Welcome to the Machine / Ghost in the shell

The data being produced about urban environments and their inhabitants is now becoming so large that it outpaces the capacity to derive meaning from it. As the volume, velocity and diversity of data production and distribution increases exponentially, machine learning is becoming a core facilitator of the data-driven smart(-er?) city. The smart-cities hype builds on the Big Data hype itself, where innovation is fostered almost for its own sake, driven by fluid forms of governance, and where social inclusiveness is potentially held on the back burner (see former posts in this blog). The very act of learning to speak and think in the language of the machine (i.e. coding languages) is becoming increasingly valued in-and-of-itself, as observed by Yuval Noah Harari in Sapiens, and it certainly serves the smart city well. Digital literacy and data science are the backbone of tomorrow’s urban information systems. The process of “sensing the city” through all possible means is making the physical, digital and human make-up of cities increasingly fused or “cyborg-like” (see Gandy, 2005; Mitchell, 2003).

In this context, the ubiquitous digital technologies that facilitate life in cities also allow to monitor flows and processes with increasing minutiae and sophistication, for good or evil. Not only can human constituents be tracked physically, they can also be profiled based on the information they provide by interacting with urban as well as digital environments, such as social media. Dan Power (2016a), expert in the field of Decision Support Systems, argues that the societal push towards big data analytics and ubiquitous computing runs the risk of being usurped by totalitarian-minded power mongers, in the style of George Orwell’s 1984. Big Data invites Big Brother? Complex Urban Information Systems are also central to dystopian movies such as Brazil and novels such as Fahrenheit 451. Other researchers such as Stephen Graham and Louise Amoore also warn against the powerful surveillance uses of smart and networked technologies. Will machines take control over human decisions? The highly automated junk financial transactions did largely contribute to precipitate the global economic crunch in 2008…

Epilogue

Today’s breed of Urban Information Systems is relatively new, but older insights could come to the rescue. An engaging article by Edward Hearle (1968) provides some useful reflections for effective urban management information systems that can help modern cities separate the wheat from the chaff in the “smart cities” and “Big Data” agendas, and ween off data-addiction. Information derived from data is great, but how about insight and wisdom?

The post thus begs the following questions: Do urban information systems hold the promise of supporting more sustainable cities? Or are they the 21st century version of Pandora’s box? Probably both. Urban information systems can mediate an effective and participatory coordination of urban metabolisms, just as they risk being hijacked by some mustachioed Big Brother supported by a fear-stricken constituency. Urban Information Systems may be just a cog in the great wheel of neoliberal urbanisation (see David Harvey). Following Pandora’s lead, we can and must hope for the better (but must also work hard to achieve it). The types of information that technology can mediate are a mean to improve spatial planning, rather than an end. In my understanding, the information that matters most in using Urban Information Systems is what our intentions and motivations are as individuals and communities.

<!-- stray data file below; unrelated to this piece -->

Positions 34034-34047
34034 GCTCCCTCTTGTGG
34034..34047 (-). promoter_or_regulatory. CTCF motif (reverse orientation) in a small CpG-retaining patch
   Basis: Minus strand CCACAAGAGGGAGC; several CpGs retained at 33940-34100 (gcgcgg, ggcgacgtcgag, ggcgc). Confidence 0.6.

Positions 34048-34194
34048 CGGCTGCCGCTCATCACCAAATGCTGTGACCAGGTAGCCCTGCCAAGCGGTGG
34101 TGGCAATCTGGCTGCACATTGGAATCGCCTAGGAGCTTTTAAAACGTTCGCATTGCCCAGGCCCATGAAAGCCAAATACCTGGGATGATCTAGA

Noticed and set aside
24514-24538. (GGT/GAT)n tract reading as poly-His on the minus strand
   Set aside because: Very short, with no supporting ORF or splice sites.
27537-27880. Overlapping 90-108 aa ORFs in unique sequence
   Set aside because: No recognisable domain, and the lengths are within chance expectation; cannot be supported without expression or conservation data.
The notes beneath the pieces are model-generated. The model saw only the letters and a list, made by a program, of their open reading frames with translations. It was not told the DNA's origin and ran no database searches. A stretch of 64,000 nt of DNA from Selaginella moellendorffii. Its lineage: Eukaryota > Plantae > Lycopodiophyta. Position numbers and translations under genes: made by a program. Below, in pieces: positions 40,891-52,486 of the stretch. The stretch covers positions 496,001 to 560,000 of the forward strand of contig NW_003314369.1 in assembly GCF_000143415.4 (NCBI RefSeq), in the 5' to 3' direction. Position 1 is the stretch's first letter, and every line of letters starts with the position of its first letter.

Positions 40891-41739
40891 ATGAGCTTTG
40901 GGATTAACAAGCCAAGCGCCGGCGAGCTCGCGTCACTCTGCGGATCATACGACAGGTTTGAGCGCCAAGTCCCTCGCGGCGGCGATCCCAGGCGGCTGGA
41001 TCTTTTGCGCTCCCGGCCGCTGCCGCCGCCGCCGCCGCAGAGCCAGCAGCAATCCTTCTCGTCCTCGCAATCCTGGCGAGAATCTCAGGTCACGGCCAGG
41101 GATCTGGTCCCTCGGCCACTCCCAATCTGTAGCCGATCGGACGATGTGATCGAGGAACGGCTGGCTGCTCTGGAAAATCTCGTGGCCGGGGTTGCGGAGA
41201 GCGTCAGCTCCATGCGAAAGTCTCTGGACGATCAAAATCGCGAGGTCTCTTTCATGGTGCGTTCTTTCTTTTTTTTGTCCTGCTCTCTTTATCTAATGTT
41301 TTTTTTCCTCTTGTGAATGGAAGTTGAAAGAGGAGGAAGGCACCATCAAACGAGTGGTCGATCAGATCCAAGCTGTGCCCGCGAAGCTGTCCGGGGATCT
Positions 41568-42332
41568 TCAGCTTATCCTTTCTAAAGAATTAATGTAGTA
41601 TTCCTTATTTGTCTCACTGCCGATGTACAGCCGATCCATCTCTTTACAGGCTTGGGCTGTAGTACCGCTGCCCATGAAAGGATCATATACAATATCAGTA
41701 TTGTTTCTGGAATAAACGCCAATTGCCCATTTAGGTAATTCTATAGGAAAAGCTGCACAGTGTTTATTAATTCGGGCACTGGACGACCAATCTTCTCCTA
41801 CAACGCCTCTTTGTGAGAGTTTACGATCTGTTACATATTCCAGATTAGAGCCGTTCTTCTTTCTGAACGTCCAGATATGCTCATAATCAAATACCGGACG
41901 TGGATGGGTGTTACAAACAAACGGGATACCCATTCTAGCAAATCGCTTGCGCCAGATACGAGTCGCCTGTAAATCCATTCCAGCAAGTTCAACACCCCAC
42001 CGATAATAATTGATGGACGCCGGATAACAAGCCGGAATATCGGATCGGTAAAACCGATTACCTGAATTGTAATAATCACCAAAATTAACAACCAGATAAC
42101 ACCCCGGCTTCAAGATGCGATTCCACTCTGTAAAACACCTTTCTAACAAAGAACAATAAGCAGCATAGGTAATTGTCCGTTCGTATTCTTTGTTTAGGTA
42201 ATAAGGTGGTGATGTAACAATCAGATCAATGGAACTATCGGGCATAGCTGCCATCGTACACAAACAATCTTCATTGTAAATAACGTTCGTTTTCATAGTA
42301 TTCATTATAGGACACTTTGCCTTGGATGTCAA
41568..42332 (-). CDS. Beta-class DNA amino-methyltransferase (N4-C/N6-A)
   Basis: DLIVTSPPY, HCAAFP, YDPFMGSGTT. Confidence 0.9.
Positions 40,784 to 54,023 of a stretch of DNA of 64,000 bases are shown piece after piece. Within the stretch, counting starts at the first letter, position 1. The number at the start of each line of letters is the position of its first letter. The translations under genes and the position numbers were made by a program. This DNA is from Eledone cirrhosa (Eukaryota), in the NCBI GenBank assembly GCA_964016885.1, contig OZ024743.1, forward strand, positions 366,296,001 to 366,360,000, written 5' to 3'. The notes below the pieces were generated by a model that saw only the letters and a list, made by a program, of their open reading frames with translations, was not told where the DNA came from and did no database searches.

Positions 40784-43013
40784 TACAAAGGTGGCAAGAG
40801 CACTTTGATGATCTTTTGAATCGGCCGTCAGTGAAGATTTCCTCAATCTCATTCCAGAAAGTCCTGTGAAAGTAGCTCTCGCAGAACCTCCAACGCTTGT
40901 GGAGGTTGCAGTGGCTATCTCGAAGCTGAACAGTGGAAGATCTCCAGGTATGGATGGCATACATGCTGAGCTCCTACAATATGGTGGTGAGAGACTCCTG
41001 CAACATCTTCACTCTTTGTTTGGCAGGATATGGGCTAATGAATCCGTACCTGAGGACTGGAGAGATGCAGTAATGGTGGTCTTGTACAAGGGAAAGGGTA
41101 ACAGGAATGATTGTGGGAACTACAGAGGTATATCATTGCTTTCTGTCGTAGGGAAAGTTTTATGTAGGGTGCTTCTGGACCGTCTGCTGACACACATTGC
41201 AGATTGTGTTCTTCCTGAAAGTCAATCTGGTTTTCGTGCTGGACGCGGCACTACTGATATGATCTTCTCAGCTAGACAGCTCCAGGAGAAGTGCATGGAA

Gandy, M. (2005). Cyborg urbanization: Complexity and monstrosity in the contemporary city. International Journal of Urban and Regional Research, 29(1), 26-49. doi:10.1111/j.1468-2427.2005.00568.x
Hearle, E. F. R. (1968). Urban management information systems. Socio-Economic Planning Sciences, 1(3), 215-221. doi:10.1016/0038-0121(68)90010-4
Jin, J., Gubbi, J., Marusic, S., & Palaniswami, M. (2014). An Information Framework for Creating a Smart City Through Internet of Things. IEEE Internet of Things Journal, 1(2), 112-121. doi:10.1109/JIOT.2013.2296516
Johnson, P., & Robinson, P. (2014). Civic Hackathons: Innovation, Procurement, or Civic Engagement? Review of Policy Research, 31(4), 349-357. doi:10.1111/ropr.12074
Mitchell, W. J. (2003). Me[plus plus]: the cyborg self and the networked city. Cambridge, Mass: MIT.
Mone, G. (2015). The new smart cities. Commun. ACM, 58(7), 20-21. doi:10.1145/2771297
Power, D. J. (2016a). “Big Brother” can watch us. Journal of Decision Systems, 25(sup1), 578-588. doi:10.1080/12460125.2016.1187420
Power, D. J. (2016b). Data science: supporting decision-making. Journal of Decision Systems, 25(4), 345-356. doi:10.1080/12460125.2016.1171610
te Brömmelstroet, M. (2016). PSS are more user-friendly, but are they also increasingly useful? Transportation Research Part A: Policy and Practice, 91, 166-177. doi:10.1016/j.tra.2016.05.012
te Brömmelstroet, M. (2016). Towards a pragmatic research agenda for the PSS domain. Transportation Research Part A: Policy and Practice. doi:https://doi.org/10.1016/j.tra.2016.05.011

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About Ian Babelon

Ian Babelon is a PhD candidate at Northumbria University in Newcastle, UK, working on the topic of virtual cities for public engagement. His research interests cover public engagement, Public Participation GIS (PPGIS), Impact Assessment, renewable energies, and urban ecosystem services. He has an international academic background in anthropology, human geography and urban planning, which makes it excruciatingly hard for him to think "inside the box".